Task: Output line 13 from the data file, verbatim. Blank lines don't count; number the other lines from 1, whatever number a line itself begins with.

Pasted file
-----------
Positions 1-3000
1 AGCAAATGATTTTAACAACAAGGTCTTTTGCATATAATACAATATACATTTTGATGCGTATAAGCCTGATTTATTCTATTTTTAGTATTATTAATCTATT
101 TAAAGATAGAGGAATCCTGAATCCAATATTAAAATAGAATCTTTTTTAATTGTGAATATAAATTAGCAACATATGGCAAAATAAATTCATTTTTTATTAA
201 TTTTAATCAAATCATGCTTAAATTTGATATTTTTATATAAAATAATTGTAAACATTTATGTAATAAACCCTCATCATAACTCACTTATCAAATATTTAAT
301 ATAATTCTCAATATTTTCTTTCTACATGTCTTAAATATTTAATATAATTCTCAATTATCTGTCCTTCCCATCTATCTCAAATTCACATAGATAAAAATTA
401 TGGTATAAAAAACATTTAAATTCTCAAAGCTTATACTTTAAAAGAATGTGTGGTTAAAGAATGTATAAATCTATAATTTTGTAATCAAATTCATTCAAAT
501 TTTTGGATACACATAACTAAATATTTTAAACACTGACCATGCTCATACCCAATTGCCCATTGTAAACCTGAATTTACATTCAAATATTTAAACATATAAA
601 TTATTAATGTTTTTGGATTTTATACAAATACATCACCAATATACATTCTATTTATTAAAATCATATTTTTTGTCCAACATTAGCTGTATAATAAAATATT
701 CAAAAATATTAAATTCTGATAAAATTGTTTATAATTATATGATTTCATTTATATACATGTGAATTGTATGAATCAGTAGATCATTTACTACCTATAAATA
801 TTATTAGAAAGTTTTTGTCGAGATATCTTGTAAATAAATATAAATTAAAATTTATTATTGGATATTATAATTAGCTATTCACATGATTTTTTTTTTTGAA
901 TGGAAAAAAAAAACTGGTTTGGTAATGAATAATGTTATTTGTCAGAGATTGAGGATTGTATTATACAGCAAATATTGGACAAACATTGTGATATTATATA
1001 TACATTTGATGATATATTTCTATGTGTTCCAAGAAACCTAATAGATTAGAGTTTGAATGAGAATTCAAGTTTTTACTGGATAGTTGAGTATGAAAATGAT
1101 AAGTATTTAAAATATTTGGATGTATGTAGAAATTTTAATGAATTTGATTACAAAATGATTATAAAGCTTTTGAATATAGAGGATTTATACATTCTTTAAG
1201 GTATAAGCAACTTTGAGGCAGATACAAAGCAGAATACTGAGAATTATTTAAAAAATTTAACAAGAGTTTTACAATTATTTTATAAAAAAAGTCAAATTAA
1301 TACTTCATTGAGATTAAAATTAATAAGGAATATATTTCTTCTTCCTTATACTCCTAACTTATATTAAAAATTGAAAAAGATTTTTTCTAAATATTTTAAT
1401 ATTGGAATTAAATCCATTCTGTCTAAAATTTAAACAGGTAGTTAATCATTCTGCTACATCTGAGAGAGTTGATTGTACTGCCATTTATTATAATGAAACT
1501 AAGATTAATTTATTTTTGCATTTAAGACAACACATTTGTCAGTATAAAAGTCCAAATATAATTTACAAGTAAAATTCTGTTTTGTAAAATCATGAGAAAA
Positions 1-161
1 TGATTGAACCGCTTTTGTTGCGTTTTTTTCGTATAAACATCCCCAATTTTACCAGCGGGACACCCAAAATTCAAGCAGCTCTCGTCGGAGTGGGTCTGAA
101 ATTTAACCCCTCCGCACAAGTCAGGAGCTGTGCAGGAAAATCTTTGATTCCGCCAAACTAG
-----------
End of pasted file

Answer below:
1101 AAGTATTTAAAATATTTGGATGTATGTAGAAATTTTAATGAATTTGATTACAAAATGATTATAAAGCTTTTGAATATAGAGGATTTATACATTCTTTAAG